Big bindis, layers of eyeliner, oxidised silver jewellery, Anokhi folders, Dilli haat kurtas, nalli saaris! This is the most typical image of a feminist in the traditional Indian perspective- rather a very narrow image! My personal favourite and the most serious misconception about feminism is how it is linked to Man- Hating. Another one which never ceases to surprise me is how advocates of feminism are confused for being advocates of matriarchy over the contemporary patriarchal society.
Well, here is a news flash; feminism is not just about celebrating womanhood but goes much beyond that. The most inclusive definition of feminism encompasses demanding equality amongst men and women in socio-political and economic spheres of life by BOTH MEN AND WOMEN. Equality is the fancy Fundamental Right guaranteed by our Constitution, the catch word being a Right– not a Blessing.
August 26th being the 44th anniversary of Women’s Equality Day, this article takes you through the Women’s suffrage movement of America, as a tribute to all those who were (and still are) a part of the struggle.
The feminist movement started in late 19th and early 20th century. The primary focus of the first wave was establishing a political identity through suffrage and demanding representation of women in the government. It is claimed that the first wave mainly involved upper-middle class white women and excluded others. The movement formally began at Seneca Falls Convention, New York in 1848 where 300 men and women protested for equal rights among men and women. Elizabeth Cady Stanton was an eminent personality associated with the first wave. Scholars believe that this wave ended with the passing of 19th Amendment in 1920 which assured the right to vote to women.
This phase progressed from 1960s to 1990s. It was associated with propagating social and cultural equality of women. It involved attending to issues like education, career, family issues, and abortion rights of women. Laws pertaining to criminalising marital rape were passed. This period also witnessed the Vietnam War where men were out on the battle fields while women had the responsibility of sustaining their families back home. So they took jobs in factories and did the same work as men. This made them realise that there is nothing that men can do and women can’t. Consequently, they became more vocal about their rights. In 1963, Betty Friedan’s book The Feminine Mystique expressed discontentment and frustration with having no identity apart from being a wife or a mother. This book is often credited with sparking the 2nd wave of American feminism.
This started from 1990s and continues till present. It began with women activists presenting themselves as bold, assertive, playful and at times aggressive. In Karen McNaughton’s words, “And yes that’s G.r.r.l.s which is, in our case, cyber-lingo for Great-Girls. Grrl is also a young at heart thing and not limited to the under 18s.” This wave was popularly associated with Lipstick Feminism and Cybergrrl Feminism. Third wave feminists use performance, mimicry, and subversion as rhetorical strategies. They use stereotypes, exaggerate them, and use it in favour of themselves.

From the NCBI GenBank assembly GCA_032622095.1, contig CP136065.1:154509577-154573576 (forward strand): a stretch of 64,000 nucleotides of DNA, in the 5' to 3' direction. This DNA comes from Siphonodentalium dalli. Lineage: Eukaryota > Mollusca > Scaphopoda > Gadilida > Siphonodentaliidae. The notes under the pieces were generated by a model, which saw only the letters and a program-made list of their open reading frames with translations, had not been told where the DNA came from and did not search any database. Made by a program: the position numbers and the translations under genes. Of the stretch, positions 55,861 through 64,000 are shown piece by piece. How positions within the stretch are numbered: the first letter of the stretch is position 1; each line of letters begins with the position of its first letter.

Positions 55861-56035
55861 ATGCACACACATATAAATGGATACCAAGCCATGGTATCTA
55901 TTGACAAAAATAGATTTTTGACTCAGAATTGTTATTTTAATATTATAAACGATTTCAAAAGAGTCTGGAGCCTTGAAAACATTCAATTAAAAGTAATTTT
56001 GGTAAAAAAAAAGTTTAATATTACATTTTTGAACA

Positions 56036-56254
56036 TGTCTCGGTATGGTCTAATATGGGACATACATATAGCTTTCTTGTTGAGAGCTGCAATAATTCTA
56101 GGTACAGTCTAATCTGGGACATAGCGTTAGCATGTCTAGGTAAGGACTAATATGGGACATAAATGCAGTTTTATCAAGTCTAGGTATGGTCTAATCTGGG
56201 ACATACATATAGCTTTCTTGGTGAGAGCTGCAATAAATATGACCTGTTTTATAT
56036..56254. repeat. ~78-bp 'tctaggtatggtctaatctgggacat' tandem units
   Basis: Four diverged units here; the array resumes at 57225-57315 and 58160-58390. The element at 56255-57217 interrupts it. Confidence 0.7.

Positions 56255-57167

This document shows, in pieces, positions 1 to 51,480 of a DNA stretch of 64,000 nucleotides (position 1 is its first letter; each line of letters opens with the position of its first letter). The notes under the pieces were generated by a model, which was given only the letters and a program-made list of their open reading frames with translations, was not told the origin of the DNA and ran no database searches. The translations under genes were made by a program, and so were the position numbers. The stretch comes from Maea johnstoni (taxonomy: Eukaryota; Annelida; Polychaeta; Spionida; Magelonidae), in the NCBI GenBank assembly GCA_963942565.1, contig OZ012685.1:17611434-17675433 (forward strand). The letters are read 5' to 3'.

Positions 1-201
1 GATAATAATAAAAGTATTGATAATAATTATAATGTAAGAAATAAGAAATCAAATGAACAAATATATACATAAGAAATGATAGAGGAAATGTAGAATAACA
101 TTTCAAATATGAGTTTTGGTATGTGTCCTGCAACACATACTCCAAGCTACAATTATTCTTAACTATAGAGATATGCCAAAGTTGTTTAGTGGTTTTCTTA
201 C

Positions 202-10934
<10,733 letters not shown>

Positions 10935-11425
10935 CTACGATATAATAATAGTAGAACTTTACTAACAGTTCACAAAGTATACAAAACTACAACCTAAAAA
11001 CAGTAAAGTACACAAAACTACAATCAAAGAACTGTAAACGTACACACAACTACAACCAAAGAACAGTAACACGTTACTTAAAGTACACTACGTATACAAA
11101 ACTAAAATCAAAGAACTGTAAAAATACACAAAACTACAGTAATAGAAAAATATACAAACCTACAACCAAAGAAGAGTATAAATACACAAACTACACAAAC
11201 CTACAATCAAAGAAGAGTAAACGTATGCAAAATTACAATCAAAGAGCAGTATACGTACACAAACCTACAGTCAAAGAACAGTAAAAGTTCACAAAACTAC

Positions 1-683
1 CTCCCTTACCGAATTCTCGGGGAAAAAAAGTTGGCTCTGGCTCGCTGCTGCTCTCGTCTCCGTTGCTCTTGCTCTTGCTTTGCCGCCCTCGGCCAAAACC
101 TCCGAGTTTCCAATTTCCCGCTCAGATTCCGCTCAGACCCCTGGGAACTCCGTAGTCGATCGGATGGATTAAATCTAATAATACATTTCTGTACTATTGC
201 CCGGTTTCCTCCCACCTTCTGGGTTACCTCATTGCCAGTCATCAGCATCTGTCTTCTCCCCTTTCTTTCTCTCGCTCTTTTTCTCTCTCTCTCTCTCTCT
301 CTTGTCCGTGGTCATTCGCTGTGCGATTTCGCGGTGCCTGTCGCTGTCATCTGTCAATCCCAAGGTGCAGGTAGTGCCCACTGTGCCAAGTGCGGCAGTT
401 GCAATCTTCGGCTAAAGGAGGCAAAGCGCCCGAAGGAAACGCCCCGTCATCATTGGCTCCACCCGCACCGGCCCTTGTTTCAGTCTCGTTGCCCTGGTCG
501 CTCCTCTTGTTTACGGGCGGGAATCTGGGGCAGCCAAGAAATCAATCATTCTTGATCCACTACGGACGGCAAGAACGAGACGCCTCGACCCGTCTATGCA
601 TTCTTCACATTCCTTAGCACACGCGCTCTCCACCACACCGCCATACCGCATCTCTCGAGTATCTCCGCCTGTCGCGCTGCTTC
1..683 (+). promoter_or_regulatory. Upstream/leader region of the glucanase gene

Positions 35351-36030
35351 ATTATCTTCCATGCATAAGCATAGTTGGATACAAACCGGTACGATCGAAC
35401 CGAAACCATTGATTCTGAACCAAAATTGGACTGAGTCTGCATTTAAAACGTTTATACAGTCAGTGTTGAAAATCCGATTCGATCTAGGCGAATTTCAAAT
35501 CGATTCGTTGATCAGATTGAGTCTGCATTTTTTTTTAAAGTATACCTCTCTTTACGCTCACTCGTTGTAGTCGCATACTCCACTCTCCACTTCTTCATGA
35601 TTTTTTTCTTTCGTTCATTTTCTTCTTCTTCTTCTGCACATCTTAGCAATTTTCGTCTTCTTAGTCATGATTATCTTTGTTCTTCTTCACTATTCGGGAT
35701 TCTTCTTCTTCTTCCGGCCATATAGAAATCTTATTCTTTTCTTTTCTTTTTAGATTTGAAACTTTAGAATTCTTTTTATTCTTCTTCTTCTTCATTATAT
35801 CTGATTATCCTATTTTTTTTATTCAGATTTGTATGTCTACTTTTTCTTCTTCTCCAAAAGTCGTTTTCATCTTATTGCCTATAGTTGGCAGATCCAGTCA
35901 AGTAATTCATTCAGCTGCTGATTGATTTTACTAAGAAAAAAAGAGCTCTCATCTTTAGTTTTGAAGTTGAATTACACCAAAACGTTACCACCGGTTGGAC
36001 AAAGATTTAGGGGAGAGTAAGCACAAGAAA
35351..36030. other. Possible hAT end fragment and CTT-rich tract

This is a MUST watch video for all the readers, about Emma Watson’s UN speech on HeForShe Campaign 2014.
For some of the enthusiastic readers, we managed to compile a quick summary of various kinds of Feminism (mostly for those helpless conversations when Google stops working as our guide!)
Radical Feminism seeks to do away with the concept of gender and the traditional roles assigned to each, thereby eliminating patriarchy. There are 2 subcategories: Radical- libertarian feminism emphasises that female reproductive capability is what limits them. They propagate the use of technology for reproduction instead of women becoming biological mothers. Radical- cultural feminism highlights that the reproductive abilities of women are a blessing. They are against the use of artificial means for reproduction and declare that it commodifies the process of giving birth to a child.
Liberal Feminism focuses on changes in legislation to ensure equal opportunities for women. It is criticised for ignoring issues related to patriarchy, class and race. It urges for equal access to education and job, equal pay and same rules for men and women at workplace, through legal changes.
Ecofeminism is a fascinating link which tries to imply that patriarchy harms not just women but the environment as well. It dedicates man’s innate desire to ruthlessly conquer the nature and oppress women, as a way to gain power. It also states that women have the capacity to nurture the earth through a deeper bond forged between the two naturally.
Marxist feminism holds the capitalist system and system of private property responsible for oppression of women. The Bourgeoisie (wealthy landowners) exploited Proletariats (working class) by paying them lower wages, and in case of women, it involved labour with no remuneration at all! It advocates equal pay for the same work accomplished my female employees as the male employees.